The treatment of gastritis consists of the administration of different types of drugs and a series of general recommendations to facilitate the patient’s digestive process (which is usually deficient when you have gastritis), as well as associated pain and discomfort.

The purpose of the different types of drugs that are prescribed is to combat various aspects: inflammation, pain, discomfort, among others that will be explained in more detail in the following.

Gastritis treatment: general measures

Gastritis treatment

As a pharmacological treatment is prescribed , the doctor will recommend that the patient take a series of additional measures to guarantee a quick recovery.

These measures are no more than healthy lifestyle habits that not only apply to the treatment of gastritis, but also to daily life in general.

  1. Make frequent meals with prudent amounts.
  2. Avoid drinking alcohol.
  3. Do not eat foods that are too cold or too hot.
  4. Avoid fried foods, spicy, acid, too spicy, and so on.
  5. Do not go to sleep right after eating.
  6. Manage
  7. Reduce the consumption of tobacco or quit

It is about having the willingness to care for the organism and act accordingly. Remember, what should always prevail is health.

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Pharmacotherapy

Nowadays we have a wide range of medicines with which gastritis can be treated. It should be noted in this regard that, although these drugs may have different mechanisms of action, they do have an effective action in the body. Regarding its classification, it has the following divisions:

  1. Antacid agents
  2. Antisecretory agents.
  3. Protectors of the mucosa.

Antisecretory agents

Gastritis treatment

Within this group are the inhibitors of the proton pump (PPI) and the antihistamines H2.

How do proton pump inhibitors work in our body?

Proton pump inhibitors (PPIs) are actually prodrugs. That is, they are a pharmacological substance that is administered inactivated and after suffering its corresponding metabolism, it is activated and produces its effect.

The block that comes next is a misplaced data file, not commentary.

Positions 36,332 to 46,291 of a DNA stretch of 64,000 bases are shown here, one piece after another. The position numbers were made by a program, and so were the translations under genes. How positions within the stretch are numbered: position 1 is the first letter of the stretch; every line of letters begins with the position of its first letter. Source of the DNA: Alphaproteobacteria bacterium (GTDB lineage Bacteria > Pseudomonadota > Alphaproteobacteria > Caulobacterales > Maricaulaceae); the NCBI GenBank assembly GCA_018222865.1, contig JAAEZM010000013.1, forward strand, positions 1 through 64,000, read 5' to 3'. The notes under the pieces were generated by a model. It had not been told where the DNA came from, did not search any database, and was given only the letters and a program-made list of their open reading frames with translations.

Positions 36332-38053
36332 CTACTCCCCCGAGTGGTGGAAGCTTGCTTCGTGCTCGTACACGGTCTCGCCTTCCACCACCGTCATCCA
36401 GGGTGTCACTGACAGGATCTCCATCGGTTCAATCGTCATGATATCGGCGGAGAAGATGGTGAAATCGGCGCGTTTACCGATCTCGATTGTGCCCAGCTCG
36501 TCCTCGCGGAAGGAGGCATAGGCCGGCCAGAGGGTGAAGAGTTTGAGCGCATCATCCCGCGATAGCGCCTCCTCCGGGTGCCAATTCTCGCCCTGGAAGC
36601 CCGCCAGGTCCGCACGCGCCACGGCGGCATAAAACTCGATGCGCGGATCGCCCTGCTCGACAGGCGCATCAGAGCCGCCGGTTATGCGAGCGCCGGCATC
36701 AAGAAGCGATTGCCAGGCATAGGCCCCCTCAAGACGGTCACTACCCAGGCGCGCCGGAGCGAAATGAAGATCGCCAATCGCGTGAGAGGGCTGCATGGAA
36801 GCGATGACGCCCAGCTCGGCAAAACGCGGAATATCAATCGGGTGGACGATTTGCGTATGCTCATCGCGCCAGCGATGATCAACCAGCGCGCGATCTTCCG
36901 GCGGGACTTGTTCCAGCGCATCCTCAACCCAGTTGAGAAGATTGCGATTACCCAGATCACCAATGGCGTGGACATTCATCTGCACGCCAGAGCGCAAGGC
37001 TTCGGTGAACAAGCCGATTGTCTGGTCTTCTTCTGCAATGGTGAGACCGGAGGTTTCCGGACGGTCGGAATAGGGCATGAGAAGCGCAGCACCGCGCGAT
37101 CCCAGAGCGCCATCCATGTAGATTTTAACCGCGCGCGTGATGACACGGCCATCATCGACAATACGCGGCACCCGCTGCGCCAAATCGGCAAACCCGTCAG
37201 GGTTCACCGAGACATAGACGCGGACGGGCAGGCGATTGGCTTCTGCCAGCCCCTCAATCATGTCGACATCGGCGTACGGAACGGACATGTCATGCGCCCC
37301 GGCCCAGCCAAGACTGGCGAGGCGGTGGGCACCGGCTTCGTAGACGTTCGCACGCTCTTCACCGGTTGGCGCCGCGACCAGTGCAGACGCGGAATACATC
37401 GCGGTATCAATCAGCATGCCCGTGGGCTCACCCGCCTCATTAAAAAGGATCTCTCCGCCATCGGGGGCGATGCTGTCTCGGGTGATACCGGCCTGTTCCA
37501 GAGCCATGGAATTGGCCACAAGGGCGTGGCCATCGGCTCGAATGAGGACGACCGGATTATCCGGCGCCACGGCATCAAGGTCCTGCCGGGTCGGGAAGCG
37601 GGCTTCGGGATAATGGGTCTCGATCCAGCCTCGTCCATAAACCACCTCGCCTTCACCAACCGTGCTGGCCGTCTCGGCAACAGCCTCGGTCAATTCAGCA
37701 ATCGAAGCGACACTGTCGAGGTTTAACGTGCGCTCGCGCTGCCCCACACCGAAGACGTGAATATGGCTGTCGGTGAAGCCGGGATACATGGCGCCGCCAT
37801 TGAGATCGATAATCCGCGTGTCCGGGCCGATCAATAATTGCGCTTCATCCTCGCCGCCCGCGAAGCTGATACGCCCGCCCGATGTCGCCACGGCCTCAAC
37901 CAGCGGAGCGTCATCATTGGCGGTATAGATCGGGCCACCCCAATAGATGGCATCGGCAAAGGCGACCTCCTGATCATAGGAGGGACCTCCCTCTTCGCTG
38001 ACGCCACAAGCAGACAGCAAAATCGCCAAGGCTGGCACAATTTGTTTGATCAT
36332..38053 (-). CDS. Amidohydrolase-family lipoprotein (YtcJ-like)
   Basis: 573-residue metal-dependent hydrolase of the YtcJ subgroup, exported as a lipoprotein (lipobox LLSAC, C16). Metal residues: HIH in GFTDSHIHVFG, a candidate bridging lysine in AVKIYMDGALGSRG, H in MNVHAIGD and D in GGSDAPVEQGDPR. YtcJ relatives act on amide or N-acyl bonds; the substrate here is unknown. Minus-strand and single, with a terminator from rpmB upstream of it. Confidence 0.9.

In this way the PPIs reach the parietal cells (cells of the stomach) and protonate thanks to the acid medium. This causes a sulfonamide that binds to the cysteine ​​residues of the proton pump blocking it.

Therefore, the antisecretory act in the final step of acid production producing an irreversible inhibition of the H * / K-ATPase pump, being a pH-dependent binding being maximum at pH

The pharmacological actions of the PPIs are the following:

  • Dose-dependent inhibition of basal or induced acid secretion.
  • Decrease in the secretion of pepsinogen and its transformation into pepsin, which is an enzyme secreted in the stomach, necessary for the digestion of proteins.
  • Inhibition of the growth of Helicobacter pylori.

Keep in mind that these drugs can produce different side effects such as: nausea, vomiting or diarrhea, which are transient.

In the long term, these drugs favor hypergastrinemia , which is an elevation of the normal levels of gastrin and hyperplasia of cellular populations in the mucosa.

Within this group, the most commonly used drugs for the treatment of gastritis are:

In case the patient is taking another type of medication apart from the PPI, the doctor should be informed , since these drugs, when metabolized by the liver, can easily interact with others producing undesirable reactions.

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And the H2 antihistamines?